Manuel De Dios Unanue Triangle
Manuel De Dios Unanue Triangle
This triangle honors the Cuban-born journalist Manuel de Dios Unanue (1943-1992), who was slain because of his vehement and outspoken crusade against drugs.
De Dios was born in Camaguey, Cuba, and earned a Master’s Degree in criminology in Puerto Rico before moving to New York City in 1973. He worked with the Hispanic Criminal Justice Task Force until 1977, when he joined the staff of El Diario – La Prensa, the largest Spanish-language daily newspaper in New York City. De Dios worked at El Diario for twelve years as a journalist, columnist, and finally as editor-in-chief from 1984 to 1989. De Dios is best remembered for his relentless coverage of the Colombian narcotics trade in Queens, and he reported extensively on the neighborhood’s drug cartels.
As one of the few journalists courageous enough to cover the local drug trade in hopes of changing lives with his anti-drug message, de Dios wrote for and published the magazines Crimen and Cambio XXI. On March 11, 1992 he was shot in a nearby Elmhurst restaurant. The gunman was hired by a drug cartel whose leaders felt de Dios was too vocal about their activity. After his death, the local community rallied in support of de Dios and decried his vicious murder. He was honored with a candlelight procession converging at this triangle and a posthumous citation awarded by Columbia University. The 19-year-old suspect was found in Miami and convicted in March 1994.
This property was originally owned by a local bank, Banco De Ponce, which had converted the site from a parking lot into a neighborhood square, named Ponce Plaza. The bank sold the park to the City in 1986 for one dollar, and in 1992, Parks acquired the property from the New York City Department of Real Property. Ponce Plaza was renamed Manuel de Dios Unanue Triangle in 1993, in response to de Dios’s death, by a Local Law introduced by Council Member Helen M. Marshall. In addition to this triangle, 83rd Street and local middle school M.S. 142 were renamed to honor de Dios.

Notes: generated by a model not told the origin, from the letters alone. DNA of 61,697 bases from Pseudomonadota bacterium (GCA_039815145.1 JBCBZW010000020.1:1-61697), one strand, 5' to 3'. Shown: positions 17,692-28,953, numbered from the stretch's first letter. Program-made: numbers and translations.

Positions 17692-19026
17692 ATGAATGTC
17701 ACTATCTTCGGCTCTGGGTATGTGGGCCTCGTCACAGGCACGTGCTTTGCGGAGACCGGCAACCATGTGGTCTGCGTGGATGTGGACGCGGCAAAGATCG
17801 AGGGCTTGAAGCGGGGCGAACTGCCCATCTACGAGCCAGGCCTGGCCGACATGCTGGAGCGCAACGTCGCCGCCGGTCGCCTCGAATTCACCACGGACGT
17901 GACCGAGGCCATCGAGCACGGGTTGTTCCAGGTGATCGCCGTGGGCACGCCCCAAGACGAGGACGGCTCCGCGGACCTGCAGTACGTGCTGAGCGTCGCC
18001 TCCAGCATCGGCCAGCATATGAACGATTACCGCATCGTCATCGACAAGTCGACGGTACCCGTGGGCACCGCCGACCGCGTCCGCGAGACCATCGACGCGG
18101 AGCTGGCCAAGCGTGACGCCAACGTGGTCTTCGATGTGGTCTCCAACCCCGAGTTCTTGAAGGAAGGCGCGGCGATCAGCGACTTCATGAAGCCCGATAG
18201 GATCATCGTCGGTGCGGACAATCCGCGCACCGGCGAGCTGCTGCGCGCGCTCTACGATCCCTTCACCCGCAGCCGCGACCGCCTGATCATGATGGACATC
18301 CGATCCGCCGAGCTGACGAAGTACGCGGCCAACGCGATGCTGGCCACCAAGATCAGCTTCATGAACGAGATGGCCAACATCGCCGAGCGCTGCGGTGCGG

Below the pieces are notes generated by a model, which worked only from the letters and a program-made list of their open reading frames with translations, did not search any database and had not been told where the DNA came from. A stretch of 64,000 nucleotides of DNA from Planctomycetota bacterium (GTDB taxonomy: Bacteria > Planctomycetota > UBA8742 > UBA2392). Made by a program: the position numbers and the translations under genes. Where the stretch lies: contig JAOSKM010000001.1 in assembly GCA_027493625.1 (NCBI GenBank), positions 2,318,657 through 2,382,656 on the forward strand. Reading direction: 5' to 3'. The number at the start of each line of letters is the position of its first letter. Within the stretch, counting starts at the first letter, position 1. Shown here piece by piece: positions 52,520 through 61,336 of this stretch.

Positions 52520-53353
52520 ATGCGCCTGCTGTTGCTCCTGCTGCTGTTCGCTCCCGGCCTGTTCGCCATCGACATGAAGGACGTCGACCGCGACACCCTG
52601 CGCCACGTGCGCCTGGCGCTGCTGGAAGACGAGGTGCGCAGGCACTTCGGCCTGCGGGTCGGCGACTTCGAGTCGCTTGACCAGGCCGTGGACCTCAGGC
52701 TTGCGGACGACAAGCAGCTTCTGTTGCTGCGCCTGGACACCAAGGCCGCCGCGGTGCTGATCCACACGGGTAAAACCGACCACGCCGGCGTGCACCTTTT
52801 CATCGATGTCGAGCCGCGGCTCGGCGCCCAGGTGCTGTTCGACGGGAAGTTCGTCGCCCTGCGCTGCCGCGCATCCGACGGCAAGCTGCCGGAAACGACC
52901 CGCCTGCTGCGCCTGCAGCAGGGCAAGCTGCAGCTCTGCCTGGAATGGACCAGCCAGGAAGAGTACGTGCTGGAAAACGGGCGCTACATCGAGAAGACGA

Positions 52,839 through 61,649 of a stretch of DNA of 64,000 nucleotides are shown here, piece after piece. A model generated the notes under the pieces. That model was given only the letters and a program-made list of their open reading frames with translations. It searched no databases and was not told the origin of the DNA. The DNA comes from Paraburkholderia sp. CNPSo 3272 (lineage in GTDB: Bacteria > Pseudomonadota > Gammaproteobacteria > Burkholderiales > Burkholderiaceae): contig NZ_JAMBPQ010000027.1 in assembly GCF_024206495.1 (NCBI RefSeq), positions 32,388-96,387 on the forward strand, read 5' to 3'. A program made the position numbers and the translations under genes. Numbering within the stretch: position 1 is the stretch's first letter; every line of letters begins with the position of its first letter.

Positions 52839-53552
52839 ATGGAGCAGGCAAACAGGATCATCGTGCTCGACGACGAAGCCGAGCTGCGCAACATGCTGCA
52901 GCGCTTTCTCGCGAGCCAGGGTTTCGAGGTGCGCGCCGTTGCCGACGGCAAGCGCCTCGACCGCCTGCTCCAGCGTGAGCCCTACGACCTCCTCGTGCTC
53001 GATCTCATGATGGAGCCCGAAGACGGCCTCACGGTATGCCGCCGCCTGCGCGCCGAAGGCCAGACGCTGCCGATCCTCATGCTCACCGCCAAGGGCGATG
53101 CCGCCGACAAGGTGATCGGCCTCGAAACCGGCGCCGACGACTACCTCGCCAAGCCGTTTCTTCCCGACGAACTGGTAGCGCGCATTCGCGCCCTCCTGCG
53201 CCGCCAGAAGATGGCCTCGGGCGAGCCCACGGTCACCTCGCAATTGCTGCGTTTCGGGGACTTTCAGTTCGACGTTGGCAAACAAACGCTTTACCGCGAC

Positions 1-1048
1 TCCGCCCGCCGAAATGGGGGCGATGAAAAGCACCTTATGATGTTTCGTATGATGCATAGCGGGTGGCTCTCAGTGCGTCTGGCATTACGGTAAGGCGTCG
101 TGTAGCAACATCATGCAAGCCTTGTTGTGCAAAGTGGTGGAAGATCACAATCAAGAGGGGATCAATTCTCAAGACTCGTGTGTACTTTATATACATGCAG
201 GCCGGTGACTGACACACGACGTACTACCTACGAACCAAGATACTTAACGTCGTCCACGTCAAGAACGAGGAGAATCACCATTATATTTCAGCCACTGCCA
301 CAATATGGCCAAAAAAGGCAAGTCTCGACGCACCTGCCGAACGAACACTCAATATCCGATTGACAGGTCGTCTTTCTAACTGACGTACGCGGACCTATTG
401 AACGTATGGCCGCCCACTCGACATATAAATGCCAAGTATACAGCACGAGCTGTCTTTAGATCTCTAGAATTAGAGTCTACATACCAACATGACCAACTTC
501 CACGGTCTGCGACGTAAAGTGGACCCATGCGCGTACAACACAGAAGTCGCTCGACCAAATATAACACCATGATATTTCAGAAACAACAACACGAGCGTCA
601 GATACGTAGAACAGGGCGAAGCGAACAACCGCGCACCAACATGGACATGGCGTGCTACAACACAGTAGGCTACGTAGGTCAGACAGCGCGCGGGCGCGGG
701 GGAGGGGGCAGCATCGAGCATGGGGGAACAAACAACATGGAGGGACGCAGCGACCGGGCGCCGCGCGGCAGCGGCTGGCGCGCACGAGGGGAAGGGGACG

Manuel de Dios Unanue Triangle is bounded by Baxter and Roosevelt Avenues and Manuel de Dios Unanue Street in the Queens neighborhood of Elmhurst, originally established as Newtown in 1652. Newtown was one of the three towns that formed what is now Queens County. Newtown Creek, an East River tributary that borders Elmhurst to the south, was one of the busiest commercial waterways in the country, its banks hosting several coal and oil refineries. When Queens was incorporated into New York City in 1898, the town opted to change its name from Newtown in order to disassociate from the pollution of Newtown Creek. The new name “Elmhurst,” meaning “a grove of elms,” was chosen because of the prevalence of elm trees in the area.
The triangle has a raised brick bed, with several trees, bushes, and benches. Local vendors and performers often utilize Manuel de Dios Unanue Triangle as a gathering place away from the traffic of busy Roosevelt Avenue.